Last May, I had a discussion with Peter Chapman, CEO of IonQ, a start-up quantum computing company. Before coming to IonQ, Chapman worked for Amazon, where he was responsible for all the technical complexities of Amazon Prime. IonQ had accomplished a lot in the twelve months that Chapman had been at the helm, so I was looking forward to talking to him.
My biggest surprise during that discussion was that IonQ was simultaneously working on its next three generations of its trapped-ion quantum computers – 5th, 6th, and 7th generations.
In a recent follow-up with Chapman, including Chris Monroe, IonQ’s Co-founder and Chief Scientist, we discussed IonQ’s release of its 5th generation quantum hardware. Keep in mind that the 6th and 7th generations are still in development. Chapman said that each generation would be smaller and more powerful than its predecessor when released. Although he didn’t mention it, I wouldn’t be surprised if Chapman’s team hasn’t already begun work on IonQ’s 8th generation processor.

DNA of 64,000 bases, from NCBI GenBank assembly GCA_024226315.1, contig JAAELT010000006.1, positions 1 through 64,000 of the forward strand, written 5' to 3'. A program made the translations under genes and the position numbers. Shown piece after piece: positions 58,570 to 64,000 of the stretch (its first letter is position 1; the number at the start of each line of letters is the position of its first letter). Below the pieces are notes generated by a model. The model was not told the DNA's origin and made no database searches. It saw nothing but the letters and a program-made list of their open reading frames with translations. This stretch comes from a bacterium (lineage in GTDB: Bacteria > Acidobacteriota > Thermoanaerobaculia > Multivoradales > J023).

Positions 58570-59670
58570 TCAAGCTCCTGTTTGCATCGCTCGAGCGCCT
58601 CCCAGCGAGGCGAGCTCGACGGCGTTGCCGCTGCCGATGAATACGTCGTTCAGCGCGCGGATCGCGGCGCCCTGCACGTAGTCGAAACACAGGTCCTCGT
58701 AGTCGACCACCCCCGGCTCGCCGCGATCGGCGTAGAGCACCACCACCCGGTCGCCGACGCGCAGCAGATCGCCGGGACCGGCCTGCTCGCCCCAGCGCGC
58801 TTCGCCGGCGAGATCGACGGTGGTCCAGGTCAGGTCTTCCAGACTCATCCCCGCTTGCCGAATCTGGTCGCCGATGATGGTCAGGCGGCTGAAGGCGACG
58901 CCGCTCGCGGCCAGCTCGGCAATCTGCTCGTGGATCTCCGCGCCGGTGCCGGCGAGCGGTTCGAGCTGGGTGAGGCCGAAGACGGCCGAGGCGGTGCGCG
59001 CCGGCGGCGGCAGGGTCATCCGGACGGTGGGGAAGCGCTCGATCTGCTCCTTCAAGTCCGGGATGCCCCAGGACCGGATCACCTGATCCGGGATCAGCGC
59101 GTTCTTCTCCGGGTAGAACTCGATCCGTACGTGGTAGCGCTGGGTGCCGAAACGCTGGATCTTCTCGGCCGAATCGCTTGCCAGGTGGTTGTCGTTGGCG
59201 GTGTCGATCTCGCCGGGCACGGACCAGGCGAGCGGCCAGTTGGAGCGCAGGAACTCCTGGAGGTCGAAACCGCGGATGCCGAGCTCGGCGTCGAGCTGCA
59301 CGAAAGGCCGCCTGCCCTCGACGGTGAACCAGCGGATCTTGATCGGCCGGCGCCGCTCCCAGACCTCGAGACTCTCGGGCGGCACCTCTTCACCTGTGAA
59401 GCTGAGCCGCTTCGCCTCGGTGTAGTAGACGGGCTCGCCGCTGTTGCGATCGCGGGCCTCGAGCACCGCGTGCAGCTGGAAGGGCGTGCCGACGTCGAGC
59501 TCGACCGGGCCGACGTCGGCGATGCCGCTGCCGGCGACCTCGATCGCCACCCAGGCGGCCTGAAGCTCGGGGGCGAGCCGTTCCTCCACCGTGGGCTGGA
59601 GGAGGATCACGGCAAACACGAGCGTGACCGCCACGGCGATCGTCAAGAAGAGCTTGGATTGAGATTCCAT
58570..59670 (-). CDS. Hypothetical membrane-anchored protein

Features of IonQ’s new 5th generation quantum computer
A qubit is the fundamental unit of information in a quantum computer. A classical computer bit can only be a one or zero. A qubit can also exist as a one or zero, but when in a quantum state, it can be a superposition of both values. IonQIon says its ‘s newest quantum hardware has 32 ion qubits in its latest release, almost tripling the 11 qubits in its previous quantum computer.
Robert Niffenegger, a Ph.D. and a member of the Trapped Ion and Photonics group at MIT Lincoln Laboratory, said he wasn’t surprised at the large jump in the number of qubits. ”Honestly, I think a lot of people were just holding their breath until they [IonQ] announced. They’ve published papers on